The Herald – Breaking news.

Source: The Herald – Breaking news.

Envoy hails naturalisation of Malawian descendants 
President Mnangagwa meets outgoing Malawian Ambassador to Zimbabwe Mr Mwayiwayo Mclloyd Polepole who bade him farewell at State House in Harare yesterday. — Picture: Believe Nyakudjara.

Senior Reporter

THE Ambassador of Malawi to Zimbabwe, Mr Mayiwayo McLloyd  Polepole, yesterday hailed the Second Republic led by President Mnangagwa for agreeing to naturalise people of Malawian origin whose citizenship had over the years been a subject of uncertainty.

Amb Polepole said President Mnangagwa’s decision to naturalise people of Malawian origin who had traditionally been regarded as aliens showed the close bilateral relationship that existed between Harare and Lilongwe.

The Malawian envoy said this yesterday at State House in Harare soon after bidding farewell to President Mnangagwa after completing his three-year tour of duty.

“One thing that I also need to appreciate is what happened here in Zimbabwe. The Second Republic had already taken up all Malawians who in some other times had challenges in terms of where they were. 

“Were they Malawians or Zimbabweans? The leadership of President ED Mnangagwa made it a point that these must be assumed to be Zimbabweans and Zimbabwe did a great thing that we need to appreciate,” said Amb Polepole.

“There are so many issues that we can share. Malawi and Zimbabwe are the same and when I was having a chat with the President, he mentioned something which I can share with you, he said we are all one, what injures Malawi injures Zimbabwe and what injures Zimbabwe injures Malawi, so we are all one and we need to enjoy this relationship.”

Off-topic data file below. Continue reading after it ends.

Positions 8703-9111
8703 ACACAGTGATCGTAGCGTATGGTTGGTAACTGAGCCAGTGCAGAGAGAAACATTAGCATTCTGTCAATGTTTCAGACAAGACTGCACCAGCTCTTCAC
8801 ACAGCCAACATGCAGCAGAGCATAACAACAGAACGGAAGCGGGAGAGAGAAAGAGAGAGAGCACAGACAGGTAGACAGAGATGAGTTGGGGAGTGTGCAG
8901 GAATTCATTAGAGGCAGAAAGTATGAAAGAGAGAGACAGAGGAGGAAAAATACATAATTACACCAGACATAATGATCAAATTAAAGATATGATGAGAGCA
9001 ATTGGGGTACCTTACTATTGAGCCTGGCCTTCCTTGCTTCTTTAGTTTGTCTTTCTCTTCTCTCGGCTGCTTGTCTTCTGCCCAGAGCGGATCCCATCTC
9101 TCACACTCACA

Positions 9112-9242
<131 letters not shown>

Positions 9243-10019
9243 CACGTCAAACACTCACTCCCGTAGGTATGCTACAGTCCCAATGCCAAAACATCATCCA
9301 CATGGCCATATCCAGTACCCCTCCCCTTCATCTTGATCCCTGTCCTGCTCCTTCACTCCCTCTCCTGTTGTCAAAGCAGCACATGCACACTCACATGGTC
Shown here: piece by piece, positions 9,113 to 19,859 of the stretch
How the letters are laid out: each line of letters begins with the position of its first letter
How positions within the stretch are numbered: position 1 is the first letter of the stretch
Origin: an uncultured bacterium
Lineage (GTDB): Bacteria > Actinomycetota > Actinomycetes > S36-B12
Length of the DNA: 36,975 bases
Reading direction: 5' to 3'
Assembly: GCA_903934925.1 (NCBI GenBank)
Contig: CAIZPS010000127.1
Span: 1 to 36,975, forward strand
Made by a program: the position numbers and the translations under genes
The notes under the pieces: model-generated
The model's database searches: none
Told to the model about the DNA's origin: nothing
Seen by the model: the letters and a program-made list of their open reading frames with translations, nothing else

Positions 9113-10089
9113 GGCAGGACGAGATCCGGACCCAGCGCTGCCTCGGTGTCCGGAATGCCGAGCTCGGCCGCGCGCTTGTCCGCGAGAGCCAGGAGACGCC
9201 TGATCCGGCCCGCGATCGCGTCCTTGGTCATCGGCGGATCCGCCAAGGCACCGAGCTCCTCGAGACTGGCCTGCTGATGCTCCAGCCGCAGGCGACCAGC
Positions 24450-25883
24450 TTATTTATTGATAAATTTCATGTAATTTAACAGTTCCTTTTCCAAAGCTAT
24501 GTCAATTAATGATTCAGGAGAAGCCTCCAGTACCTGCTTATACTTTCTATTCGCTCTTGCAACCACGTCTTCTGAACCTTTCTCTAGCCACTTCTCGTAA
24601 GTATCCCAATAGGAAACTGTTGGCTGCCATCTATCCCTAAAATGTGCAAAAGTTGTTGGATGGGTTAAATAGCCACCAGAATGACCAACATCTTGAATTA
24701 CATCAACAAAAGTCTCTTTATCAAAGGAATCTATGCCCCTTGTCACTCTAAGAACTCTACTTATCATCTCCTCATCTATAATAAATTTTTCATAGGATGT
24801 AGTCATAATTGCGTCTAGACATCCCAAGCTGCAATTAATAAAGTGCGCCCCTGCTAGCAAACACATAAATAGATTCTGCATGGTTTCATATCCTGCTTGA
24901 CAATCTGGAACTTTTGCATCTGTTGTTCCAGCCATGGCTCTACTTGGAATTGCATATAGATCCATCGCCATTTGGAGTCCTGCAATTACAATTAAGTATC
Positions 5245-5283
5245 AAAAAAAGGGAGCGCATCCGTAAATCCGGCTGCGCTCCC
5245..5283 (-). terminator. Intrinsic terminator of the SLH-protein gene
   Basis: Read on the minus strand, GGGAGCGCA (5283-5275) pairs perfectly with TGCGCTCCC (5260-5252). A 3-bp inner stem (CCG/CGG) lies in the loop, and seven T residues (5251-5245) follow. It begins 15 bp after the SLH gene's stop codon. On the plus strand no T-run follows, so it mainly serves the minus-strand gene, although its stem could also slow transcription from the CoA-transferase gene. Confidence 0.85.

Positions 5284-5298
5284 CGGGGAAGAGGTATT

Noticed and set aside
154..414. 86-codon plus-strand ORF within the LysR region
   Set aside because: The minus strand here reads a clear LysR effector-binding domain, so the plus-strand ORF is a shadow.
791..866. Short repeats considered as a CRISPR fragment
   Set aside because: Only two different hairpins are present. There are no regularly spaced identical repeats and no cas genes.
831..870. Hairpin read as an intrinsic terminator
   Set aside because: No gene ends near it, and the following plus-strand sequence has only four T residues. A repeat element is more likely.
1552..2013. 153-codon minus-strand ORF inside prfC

Malawi has since introduced dual citizenship to allow those that were born outside its borders to Malawian parents to be granted citizenship. 

A number of Malawians moved to Zimbabwe especially during the years of the Federation of Rhodesia and Nyasaland  a three-nation political and economic unit that was founded around 1953 consisting of Southern Rhodesia (Zimbabwe), Northern Rhodesia (Zambia) and Nyasaland (Malawi).

The federation collapsed in 1963 because of the imminent independence of Malawi and Zambia.

During the time of the federation, Malawi was not a mining or farming country but a labour market for the mines and farms in Zimbabwe.

The Constitution of Zimbabwe provides that any person who has been continuously and lawfully resident in Zimbabwe for at least 10 years and who satisfies the conditions prescribed by an Act of Parliament is entitled to apply to be registered as a Zimbabwean citizen. It was on that legal basis that Zimbabwe granted most people of Malawian origin Zimbabwean citizenship, ending years of uncertainty over their citizenship status.

Amb Polepole said co-operation between the two countries had over the years grown from strength to strength. He said one major highlight of the bilateral relations between the two countries over the years was the reciprocal visit of President Mnangagwa to Malawi and the visit by Malawian leader, President Lazarus Chakwera to Zimbabwe.

“There are so many things we can do and so much we have already done. For your information we had a Joint Permanent Commission where about eight MOUs were signed, there is so much trade with Zimbabwe. 

“There is also an issue of tourism, there is a suggestion or proposal on the table that we come up with a framework where people who want to visit Lake Malawi can also visit Victoria Falls. You know, tourists visiting Lake Malawi can also visit Vic Falls,” said Amb Polepole.